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May 28, 2013 at 7:00 PM
Author Matthew Simmons celebrates the publication of his new collection of short stories, Happy Rock (Dark Coast Press, 2013), with a reading and party.
The characters in these quirky intelligent stories hoist the banner of solitude and misfit wit from the vast remote recesses of Michigan’s Upper Peninsula.Young lovers discern self-revealing events in celestial skies. A man recounts his affectionate history with his 200-lbs mastiff, named Father. Tired workers nurse their hangovers before a loud local bar serves up contemplations of a brother’s tour in Iraq. Happy Rock brushes the dust and snow from the micro-verses of small towns and strange lives surrounded by the great outside.
About Matthew Simmons
Matthew Simmons is the author of A JELLO HORSE and THE MOON TONIGHT FEELS MY REVENGE. He has been published in numerous print and online journals. He is the interviews editor for the journal Hobart and a frequent contributor to HTMLGIANT. Matthew’s website is matthewjsimmons.com.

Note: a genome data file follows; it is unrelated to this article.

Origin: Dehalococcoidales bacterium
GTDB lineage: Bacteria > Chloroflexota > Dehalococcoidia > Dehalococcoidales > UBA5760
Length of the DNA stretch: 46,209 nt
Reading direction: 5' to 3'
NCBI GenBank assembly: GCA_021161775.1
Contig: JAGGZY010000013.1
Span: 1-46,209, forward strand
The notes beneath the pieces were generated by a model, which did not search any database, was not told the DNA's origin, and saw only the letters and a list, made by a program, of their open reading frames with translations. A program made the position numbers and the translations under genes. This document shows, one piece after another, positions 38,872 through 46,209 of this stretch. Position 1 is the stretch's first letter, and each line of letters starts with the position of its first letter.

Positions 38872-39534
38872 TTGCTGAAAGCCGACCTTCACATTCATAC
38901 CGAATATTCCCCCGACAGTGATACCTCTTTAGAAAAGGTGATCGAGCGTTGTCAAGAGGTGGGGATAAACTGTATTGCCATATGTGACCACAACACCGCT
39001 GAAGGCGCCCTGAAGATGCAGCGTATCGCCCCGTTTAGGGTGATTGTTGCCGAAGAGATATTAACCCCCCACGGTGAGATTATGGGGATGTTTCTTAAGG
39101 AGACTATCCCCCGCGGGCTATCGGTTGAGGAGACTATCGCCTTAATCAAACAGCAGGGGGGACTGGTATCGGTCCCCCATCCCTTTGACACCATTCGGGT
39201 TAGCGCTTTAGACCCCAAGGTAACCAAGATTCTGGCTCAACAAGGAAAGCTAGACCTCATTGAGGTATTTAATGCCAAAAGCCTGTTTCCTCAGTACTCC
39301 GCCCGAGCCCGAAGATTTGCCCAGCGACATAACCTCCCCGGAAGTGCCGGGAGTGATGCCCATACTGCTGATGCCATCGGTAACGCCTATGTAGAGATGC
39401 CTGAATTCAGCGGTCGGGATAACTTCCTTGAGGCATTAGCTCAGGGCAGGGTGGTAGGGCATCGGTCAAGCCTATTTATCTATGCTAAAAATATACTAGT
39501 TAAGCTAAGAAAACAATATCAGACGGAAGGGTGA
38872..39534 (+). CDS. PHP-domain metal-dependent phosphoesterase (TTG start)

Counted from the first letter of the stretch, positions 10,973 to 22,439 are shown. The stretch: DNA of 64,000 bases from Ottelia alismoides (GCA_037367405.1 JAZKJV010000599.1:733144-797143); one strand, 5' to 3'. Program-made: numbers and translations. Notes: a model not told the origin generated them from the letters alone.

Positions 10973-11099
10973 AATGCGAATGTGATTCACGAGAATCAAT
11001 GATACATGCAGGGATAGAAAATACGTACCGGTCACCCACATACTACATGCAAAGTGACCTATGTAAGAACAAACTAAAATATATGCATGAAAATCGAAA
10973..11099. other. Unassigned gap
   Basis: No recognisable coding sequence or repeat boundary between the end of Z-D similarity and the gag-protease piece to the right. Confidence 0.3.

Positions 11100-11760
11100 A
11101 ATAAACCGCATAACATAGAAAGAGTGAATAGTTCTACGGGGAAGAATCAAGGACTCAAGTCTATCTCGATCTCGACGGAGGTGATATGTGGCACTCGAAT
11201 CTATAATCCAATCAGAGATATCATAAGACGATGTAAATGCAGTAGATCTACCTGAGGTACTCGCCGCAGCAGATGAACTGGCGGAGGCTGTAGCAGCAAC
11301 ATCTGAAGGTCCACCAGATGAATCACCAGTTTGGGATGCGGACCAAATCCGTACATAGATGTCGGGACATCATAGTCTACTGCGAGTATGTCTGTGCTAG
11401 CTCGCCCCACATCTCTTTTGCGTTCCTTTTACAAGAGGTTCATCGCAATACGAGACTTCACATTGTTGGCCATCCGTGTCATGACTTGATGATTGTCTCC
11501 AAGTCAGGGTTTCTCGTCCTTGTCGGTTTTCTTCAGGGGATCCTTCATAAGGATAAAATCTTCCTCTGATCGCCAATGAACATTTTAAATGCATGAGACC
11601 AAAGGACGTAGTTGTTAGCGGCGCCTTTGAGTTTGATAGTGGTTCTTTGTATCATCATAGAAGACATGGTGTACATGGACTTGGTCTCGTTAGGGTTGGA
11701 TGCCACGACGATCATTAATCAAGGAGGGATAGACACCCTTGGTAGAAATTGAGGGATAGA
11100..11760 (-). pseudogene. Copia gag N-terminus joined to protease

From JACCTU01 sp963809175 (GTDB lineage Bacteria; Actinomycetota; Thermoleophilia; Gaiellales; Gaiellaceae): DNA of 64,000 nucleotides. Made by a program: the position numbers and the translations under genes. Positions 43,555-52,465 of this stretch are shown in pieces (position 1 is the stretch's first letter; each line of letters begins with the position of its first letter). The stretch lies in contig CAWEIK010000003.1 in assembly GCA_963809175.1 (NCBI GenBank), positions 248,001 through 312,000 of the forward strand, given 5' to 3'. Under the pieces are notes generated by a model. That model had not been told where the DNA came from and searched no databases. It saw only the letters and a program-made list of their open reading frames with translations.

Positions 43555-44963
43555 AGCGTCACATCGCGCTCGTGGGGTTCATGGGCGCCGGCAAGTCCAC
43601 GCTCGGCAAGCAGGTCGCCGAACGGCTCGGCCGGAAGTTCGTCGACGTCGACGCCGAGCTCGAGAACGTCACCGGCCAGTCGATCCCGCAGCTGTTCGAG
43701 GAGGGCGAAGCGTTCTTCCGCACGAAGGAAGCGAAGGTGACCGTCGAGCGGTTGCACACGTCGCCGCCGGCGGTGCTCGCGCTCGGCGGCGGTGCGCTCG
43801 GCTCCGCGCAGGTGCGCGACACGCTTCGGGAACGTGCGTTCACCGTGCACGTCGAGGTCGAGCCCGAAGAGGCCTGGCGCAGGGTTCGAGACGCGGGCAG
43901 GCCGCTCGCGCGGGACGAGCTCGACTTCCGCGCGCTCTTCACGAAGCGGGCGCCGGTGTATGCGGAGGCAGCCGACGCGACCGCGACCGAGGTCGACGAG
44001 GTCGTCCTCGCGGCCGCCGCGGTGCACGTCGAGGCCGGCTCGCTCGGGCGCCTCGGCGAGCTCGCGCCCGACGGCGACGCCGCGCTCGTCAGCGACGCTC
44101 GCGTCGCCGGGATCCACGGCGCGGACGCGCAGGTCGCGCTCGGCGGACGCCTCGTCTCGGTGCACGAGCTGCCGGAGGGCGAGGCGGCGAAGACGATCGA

“Simmons paints a loving portrait of what happened to that best friend from elementary school, the one who never moved out of his grandma’s basement. Turns out, he’s been up to some strange shit.” —Amelia Gray, author of Threats: A Novel and Museum of the Weird
“A beautiful book of alternative universes. Simmons finds a way to make the impossible not just possible, but likely. Somehow the man makes this magic seem effortless. These stories left me bowled over.” —Victor LaValle, author of The Devil in Silver and Big Machine
“Matthew Simmons finds beauty in settings other writers might disregard; say a college dorm at 4 a.m. or the barely perceptible frequency of a pirate radio station. His characters wiggle through lives where little is expected of them, but in which they find freedom through belonging to one another. [These] stories are heartening and hilarious.” —Ryan Boudinot, author of Blueprints of the Afterlife and The Littlest Hitler
“I love what Matthew Simmons has done with this collection, the way he locates the best and worst impulses of our brains and understands that they are usually the same thing. There is so much genuine magic in these stories, the way they fracture you and then make you whole again.” — Kevin Wilson, author of The Family Fang